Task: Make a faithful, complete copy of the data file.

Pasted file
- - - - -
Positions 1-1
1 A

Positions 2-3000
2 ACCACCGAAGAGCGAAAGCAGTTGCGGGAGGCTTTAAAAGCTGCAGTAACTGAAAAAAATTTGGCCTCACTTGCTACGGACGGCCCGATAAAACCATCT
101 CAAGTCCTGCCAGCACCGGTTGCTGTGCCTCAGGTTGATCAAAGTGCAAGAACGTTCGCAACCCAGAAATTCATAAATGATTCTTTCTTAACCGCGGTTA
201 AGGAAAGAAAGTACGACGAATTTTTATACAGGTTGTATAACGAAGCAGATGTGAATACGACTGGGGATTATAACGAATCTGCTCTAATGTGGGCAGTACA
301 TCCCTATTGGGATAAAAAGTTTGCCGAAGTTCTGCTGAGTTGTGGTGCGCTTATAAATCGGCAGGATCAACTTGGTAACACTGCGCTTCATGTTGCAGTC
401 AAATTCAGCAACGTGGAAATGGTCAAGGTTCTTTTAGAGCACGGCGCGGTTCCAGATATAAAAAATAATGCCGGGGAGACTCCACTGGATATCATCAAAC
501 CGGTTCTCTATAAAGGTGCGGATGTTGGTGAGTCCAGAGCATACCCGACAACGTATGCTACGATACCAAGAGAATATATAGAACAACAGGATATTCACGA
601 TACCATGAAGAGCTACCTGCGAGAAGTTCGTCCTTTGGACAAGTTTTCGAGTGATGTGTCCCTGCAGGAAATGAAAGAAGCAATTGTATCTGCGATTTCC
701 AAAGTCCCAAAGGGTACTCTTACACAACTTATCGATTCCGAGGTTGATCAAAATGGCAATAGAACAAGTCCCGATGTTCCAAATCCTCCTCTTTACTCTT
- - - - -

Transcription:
Positions 1-1
1 A

Positions 2-3000
2 ACCACCGAAGAGCGAAAGCAGTTGCGGGAGGCTTTAAAAGCTGCAGTAACTGAAAAAAATTTGGCCTCACTTGCTACGGACGGCCCGATAAAACCATCT
101 CAAGTCCTGCCAGCACCGGTTGCTGTGCCTCAGGTTGATCAAAGTGCAAGAACGTTCGCAACCCAGAAATTCATAAATGATTCTTTCTTAACCGCGGTTA
201 AGGAAAGAAAGTACGACGAATTTTTATACAGGTTGTATAACGAAGCAGATGTGAATACGACTGGGGATTATAACGAATCTGCTCTAATGTGGGCAGTACA
301 TCCCTATTGGGATAAAAAGTTTGCCGAAGTTCTGCTGAGTTGTGGTGCGCTTATAAATCGGCAGGATCAACTTGGTAACACTGCGCTTCATGTTGCAGTC
401 AAATTCAGCAACGTGGAAATGGTCAAGGTTCTTTTAGAGCACGGCGCGGTTCCAGATATAAAAAATAATGCCGGGGAGACTCCACTGGATATCATCAAAC
501 CGGTTCTCTATAAAGGTGCGGATGTTGGTGAGTCCAGAGCATACCCGACAACGTATGCTACGATACCAAGAGAATATATAGAACAACAGGATATTCACGA
601 TACCATGAAGAGCTACCTGCGAGAAGTTCGTCCTTTGGACAAGTTTTCGAGTGATGTGTCCCTGCAGGAAATGAAAGAAGCAATTGTATCTGCGATTTCC
701 AAAGTCCCAAAGGGTACTCTTACACAACTTATCGATTCCGAGGTTGATCAAAATGGCAATAGAACAAGTCCCGATGTTCCAAATCCTCCTCTTTACTCTT